Many people mistakenly assume that baby teeth have no roots because when they fall out, the roots are not visible. This is because primary teeth roots are so small such that they get easily absorbed by the baby’s body. By the time a tooth is falling out, the roots will have been reabsorbed completely.
During pregnancy, it’s possible to give your baby’s teeth a good and healthy start by strictly adhering to the advice from your doctor on eating habits. This will typically include eating a well-balanced diet that contains foods that are calcium-rich such as dark leafy greens and yogurt.
The first baby teeth to emerge are the bottom front teeth. These are followed by the upper front teeth before a lower molar emerges. New teeth will usually erupt after that in pairs every couple of months. The baby should be taken to a pediatric dentist as soon as the first tooth emerges, usually before age one.
The Anatomy of Baby Teeth
All teeth have four main parts: enamel, dentin, pulp, and root. Together, these four parts create what is known as the inner and outer layers of the tooth. These layers are present at all ages.
Interestingly enough, teeth begin developing in the fetus. This is why good nutrition from the mother is so essential in the early stages of baby teeth development. Calcium, phosphorus, vitamin C, and vitamin D are all very important and so the mother should make sure she is supplying them during pregnancy.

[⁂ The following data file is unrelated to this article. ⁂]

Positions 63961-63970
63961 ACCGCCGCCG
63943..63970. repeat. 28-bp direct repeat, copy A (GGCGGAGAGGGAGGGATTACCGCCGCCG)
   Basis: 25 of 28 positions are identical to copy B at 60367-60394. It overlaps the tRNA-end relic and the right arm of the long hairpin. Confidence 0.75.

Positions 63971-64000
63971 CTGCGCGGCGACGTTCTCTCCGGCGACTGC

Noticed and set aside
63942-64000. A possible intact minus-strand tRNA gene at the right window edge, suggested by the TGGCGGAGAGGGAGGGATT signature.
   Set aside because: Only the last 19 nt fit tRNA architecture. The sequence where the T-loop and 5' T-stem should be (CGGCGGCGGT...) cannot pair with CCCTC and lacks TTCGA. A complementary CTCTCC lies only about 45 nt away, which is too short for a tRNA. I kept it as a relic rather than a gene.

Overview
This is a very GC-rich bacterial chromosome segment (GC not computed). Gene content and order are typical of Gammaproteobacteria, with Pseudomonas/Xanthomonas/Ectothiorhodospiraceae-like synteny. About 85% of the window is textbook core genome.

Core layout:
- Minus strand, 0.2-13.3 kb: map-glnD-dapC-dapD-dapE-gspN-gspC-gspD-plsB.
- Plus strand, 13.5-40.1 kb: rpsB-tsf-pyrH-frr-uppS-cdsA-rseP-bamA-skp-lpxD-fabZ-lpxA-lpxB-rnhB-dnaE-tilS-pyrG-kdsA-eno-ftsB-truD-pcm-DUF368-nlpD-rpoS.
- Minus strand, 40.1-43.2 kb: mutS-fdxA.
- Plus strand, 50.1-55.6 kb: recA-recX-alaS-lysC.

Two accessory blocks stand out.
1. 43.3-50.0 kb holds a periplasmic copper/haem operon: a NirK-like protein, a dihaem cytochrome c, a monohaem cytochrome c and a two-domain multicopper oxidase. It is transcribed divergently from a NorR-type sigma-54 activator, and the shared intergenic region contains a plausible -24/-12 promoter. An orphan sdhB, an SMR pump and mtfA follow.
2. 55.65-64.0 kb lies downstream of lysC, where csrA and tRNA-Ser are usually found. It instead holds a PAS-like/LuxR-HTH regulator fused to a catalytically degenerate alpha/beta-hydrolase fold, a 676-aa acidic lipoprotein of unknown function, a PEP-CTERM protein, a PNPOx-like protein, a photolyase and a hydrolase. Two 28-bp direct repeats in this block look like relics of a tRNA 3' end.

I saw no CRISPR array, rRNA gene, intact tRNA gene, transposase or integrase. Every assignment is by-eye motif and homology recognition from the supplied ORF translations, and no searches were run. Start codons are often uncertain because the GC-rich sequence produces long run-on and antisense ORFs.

- The first stage of baby teeth development begins in the fetus. The basic structure of what is to become a tooth is formed during this stage.
- The hard tissue surrounding and protecting the tooth (outer layer) is formed next.
- Teeth begin to protrude through the gum once the child is born.
- The last stage is the actual loss of what we call primary or baby teeth.
Are Baby Teeth Important?
Even though baby teeth are temporary, they still have an important role to play in childhood development and they should be well-taken of. They help the baby learn to talk and chew as both these functions would be very difficult without baby teeth.
Having baby teeth in place makes sure that when adult teeth emerge, they grow properly. They also act as a guide on how the eruption of a child’s permanent teeth will be, setting a clear path for them to follow. Your baby’s teeth also help in maintaining the arch of the jaw during its growth.
Your baby should, by age 3, have grown a full set of health primary teeth. A child’s permanent teeth usually begin replacing baby teeth from ages 4 to 6.
Baby Teeth FAQ
How Are Baby Teeth Different From Adult Teeth?
Baby teeth differ from adult teeth in a number of ways. To begin with, they are usually smaller in size compared to adult teeth and they are also fewer. Baby teeth are 20 while an adult can have 28 to 32 permanent teeth. Primary teeth are normally whiter compared to adult teeth and they tend to have smaller roots.
At What Age Do Baby Teeth Start Falling Out?
On average, your child’s first baby or primary tooth should fall out at around age 6. The last of the baby tooth to fall out should be around when he or she is about 12-13 years old. A baby tooth falls out on its own as soon as a permanent tooth begins to replace it.